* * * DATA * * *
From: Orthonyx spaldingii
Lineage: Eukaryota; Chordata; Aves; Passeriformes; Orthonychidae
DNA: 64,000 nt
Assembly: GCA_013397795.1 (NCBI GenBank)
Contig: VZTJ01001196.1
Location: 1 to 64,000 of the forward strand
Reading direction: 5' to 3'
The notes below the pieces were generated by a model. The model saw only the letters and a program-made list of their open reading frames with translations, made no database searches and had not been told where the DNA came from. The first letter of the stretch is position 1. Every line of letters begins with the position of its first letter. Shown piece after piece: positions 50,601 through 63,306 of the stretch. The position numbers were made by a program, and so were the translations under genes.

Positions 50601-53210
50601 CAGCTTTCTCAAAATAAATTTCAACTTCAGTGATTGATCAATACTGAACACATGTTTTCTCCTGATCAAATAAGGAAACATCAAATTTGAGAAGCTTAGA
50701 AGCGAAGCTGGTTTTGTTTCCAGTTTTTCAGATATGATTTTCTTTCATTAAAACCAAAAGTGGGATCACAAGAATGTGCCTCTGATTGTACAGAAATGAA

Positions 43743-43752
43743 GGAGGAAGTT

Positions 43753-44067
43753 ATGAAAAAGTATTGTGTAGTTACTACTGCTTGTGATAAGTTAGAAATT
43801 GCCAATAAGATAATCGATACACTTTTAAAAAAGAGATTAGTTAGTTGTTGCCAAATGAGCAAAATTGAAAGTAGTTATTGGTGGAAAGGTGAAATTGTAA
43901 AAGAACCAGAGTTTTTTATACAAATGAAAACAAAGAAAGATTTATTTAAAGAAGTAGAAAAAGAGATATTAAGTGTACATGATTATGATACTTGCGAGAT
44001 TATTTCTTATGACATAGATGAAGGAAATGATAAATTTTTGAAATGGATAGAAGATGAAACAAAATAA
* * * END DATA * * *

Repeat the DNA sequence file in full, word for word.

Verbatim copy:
From: Orthonyx spaldingii
Lineage: Eukaryota; Chordata; Aves; Passeriformes; Orthonychidae
DNA: 64,000 nt
Assembly: GCA_013397795.1 (NCBI GenBank)
Contig: VZTJ01001196.1
Location: 1 to 64,000 of the forward strand
Reading direction: 5' to 3'
The notes below the pieces were generated by a model. The model saw only the letters and a program-made list of their open reading frames with translations, made no database searches and had not been told where the DNA came from. The first letter of the stretch is position 1. Every line of letters begins with the position of its first letter. Shown piece after piece: positions 50,601 through 63,306 of the stretch. The position numbers were made by a program, and so were the translations under genes.

Positions 50601-53210
50601 CAGCTTTCTCAAAATAAATTTCAACTTCAGTGATTGATCAATACTGAACACATGTTTTCTCCTGATCAAATAAGGAAACATCAAATTTGAGAAGCTTAGA
50701 AGCGAAGCTGGTTTTGTTTCCAGTTTTTCAGATATGATTTTCTTTCATTAAAACCAAAAGTGGGATCACAAGAATGTGCCTCTGATTGTACAGAAATGAA

Positions 43743-43752
43743 GGAGGAAGTT

Positions 43753-44067
43753 ATGAAAAAGTATTGTGTAGTTACTACTGCTTGTGATAAGTTAGAAATT
43801 GCCAATAAGATAATCGATACACTTTTAAAAAAGAGATTAGTTAGTTGTTGCCAAATGAGCAAAATTGAAAGTAGTTATTGGTGGAAAGGTGAAATTGTAA
43901 AAGAACCAGAGTTTTTTATACAAATGAAAACAAAGAAAGATTTATTTAAAGAAGTAGAAAAAGAGATATTAAGTGTACATGATTATGATACTTGCGAGAT
44001 TATTTCTTATGACATAGATGAAGGAAATGATAAATTTTTGAAATGGATAGAAGATGAAACAAAATAA